Thursday, August 19, 2010

Sorting Text Fields Numerically

Just a little tidbit that I came across this morning, involving sorting fields that have numeric data but in a text field.

In this instance, I'm using a cursor to loop through my tables and run sp_spaceused on them, and then put the results into a temporary table:
insert into #TableSizes exec sp_spaceused @objname = @name;

The problem is, when I select from the temp table:

select [Table Name]
, [Number of Rows]
, [Reserved Space]
, [Data Space]
, [Index Size]
, [Unused Space]
from [#TableSizes]
order by [Reserved Space] desc

the Reserved Space column isn't sorted correctly. I end up with something like this:

Table NameNumber of RowsReserved Space
TableD6096 KB
TableB587952 KB
TableA1111518728 KB
TableC6652908717752 KB

Because Reserved Space is a varchar column, it sorts as text, based on the first character first. So 9's sort to the top, even small numbers like 96.

The correct solution is probably to trim off the " KB" from the end, cast to an integer, and sort by that:

order by cast(left([Reserved Space],len([Reserved Space])-3) as int) desc

which then also allows you to use SUM, etc. on the column.

I was in a hurry and didn't want to mess around with all the parenthesis, and came up with a quick and dirty solution:

order by len([Reserved Space]) desc,[Reserved Space] desc

This sorts the longest strings (hence the biggest numbers) to the top of the list, and then sorts each string alphabetically from 9 to 0.

Not something you'll need to do every day, but I thought it was a neat solution.

Thursday, August 12, 2010

It's the Color of the Sky, See?

"I want to know where my data is, physically!" This was the repeated demand of the gentleman sitting next to me at last night's SQL SIG talk on SQL Azure-- Microsoft's new cloud-based RDBMS. (Of equal concern was, once his data was inevitably lost or compromised, "Who do I sue???") The pitch was so perfect, he could have been a plant-- those of us who were skeptical about data in the cloud, having just heard our prejudice given an angry voice, were suddenly defending it.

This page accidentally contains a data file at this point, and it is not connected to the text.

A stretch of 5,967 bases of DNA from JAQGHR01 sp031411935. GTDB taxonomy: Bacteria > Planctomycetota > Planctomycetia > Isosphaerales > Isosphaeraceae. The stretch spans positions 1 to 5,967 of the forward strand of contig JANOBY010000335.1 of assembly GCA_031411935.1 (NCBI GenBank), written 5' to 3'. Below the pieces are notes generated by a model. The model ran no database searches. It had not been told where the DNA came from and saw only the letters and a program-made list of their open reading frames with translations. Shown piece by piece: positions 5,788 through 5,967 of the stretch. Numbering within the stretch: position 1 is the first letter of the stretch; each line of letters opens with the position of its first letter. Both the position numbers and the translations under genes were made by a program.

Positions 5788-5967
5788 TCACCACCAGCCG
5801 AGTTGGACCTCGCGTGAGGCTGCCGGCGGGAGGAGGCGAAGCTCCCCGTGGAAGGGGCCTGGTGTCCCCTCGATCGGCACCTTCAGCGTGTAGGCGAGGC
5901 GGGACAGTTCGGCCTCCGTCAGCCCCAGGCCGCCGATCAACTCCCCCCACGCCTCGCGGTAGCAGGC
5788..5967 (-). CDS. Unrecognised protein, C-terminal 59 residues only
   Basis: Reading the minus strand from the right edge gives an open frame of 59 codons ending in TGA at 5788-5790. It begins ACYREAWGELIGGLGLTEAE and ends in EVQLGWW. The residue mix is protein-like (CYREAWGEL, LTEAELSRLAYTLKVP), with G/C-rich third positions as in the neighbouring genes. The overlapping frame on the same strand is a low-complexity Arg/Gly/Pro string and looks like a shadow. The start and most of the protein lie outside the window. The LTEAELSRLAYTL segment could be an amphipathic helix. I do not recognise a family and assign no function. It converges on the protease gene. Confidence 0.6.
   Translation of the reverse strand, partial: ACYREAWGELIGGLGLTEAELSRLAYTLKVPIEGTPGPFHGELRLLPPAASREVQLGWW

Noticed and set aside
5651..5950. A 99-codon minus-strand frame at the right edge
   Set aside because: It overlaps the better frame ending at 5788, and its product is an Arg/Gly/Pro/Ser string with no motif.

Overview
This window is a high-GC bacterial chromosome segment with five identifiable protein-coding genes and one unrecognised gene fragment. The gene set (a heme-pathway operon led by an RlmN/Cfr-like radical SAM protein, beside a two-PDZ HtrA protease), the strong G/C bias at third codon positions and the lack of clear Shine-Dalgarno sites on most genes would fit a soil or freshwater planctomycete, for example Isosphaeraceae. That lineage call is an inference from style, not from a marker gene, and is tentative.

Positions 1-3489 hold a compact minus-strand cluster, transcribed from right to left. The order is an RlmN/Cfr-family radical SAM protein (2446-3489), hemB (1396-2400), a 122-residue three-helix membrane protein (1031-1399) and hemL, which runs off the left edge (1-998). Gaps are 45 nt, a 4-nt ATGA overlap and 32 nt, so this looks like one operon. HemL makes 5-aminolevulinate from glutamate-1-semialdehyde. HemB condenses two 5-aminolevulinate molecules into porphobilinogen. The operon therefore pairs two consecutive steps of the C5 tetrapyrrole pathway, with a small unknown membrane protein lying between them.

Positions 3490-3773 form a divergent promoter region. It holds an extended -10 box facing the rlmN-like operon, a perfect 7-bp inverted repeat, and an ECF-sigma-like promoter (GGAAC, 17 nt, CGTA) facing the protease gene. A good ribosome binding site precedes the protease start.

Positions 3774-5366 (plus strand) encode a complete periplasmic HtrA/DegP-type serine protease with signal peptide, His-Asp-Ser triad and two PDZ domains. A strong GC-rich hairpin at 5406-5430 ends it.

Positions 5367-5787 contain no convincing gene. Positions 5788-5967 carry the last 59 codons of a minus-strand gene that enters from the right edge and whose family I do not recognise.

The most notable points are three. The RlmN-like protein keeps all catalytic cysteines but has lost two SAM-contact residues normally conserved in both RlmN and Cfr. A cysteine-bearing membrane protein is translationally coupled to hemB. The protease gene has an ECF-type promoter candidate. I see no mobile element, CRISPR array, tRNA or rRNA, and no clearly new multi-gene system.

Still, it's easy to understand his frustration. In the cloud-heavy world of NetFlix, Rhapsody, and Amazon Kindles, an increasing percent of the media and information in our private lives isn't on our bookshelves-- it's out there somewhere. I used to buy CDs and DVDs obsessively, but now spend $9 a month to access a vastly larger collection online. Like the old chestnut about beer, you don't buy media anymore, you rent it.

Microsoft wants to turn your SQL Server into such a commodity, and they have a pretty good start on it. SQL Azure is part of the Windows Azure platform, that lets you host web applications in the cloud. What's appealing is that the interfaces for both managing and programming SQL Azure are the ones you're used to: you can connect SQL Management Studio and BIDS (at least the latest versions) to your Azure server and they behave exactly the same as they would with your real SQL Server, at least in most cases. Connecting to an Azure database with ADO.NET is transparent --but for the connection string-- and you use the same Connection and Command objects.

In short, once you've set up your Azure server and database, you can almost forget that the data's in the cloud and not on your local server. Almost. Context switching ("USE Database2") and three-part naming ("select * from database2.dbo.mytable") don't work-- you have to stay in your own database. Connections have some new behaviors and errors to respond to connectivity issues and other throttles-- Azure kills transactions that run longer than 5 minutes, for example. But for smaller, non-complicated apps, it's pretty smooth.

So where is your data, physically? When you sign up for an Azure account, you pick a geographic location (currently pretty large regions) and Microsoft holds your database on a farm of servers across multiple locations, with replication handled automatically. Essentially your server becomes a black box to you-- your traffic will be routed through load balancers to the right place, and server resources can be added instantly as activity grows and shrinks.

How about performance? Here's where your application architecture may need to change. If you have a stateless web app that's already designed to live in a web farm nicely, you're probably set-- host your web application on Windows Azure servers, and set some affinity settings to make sure your app and database servers in the cloud have good connectivity. This is called Near Computing, because your business logic is close to the database.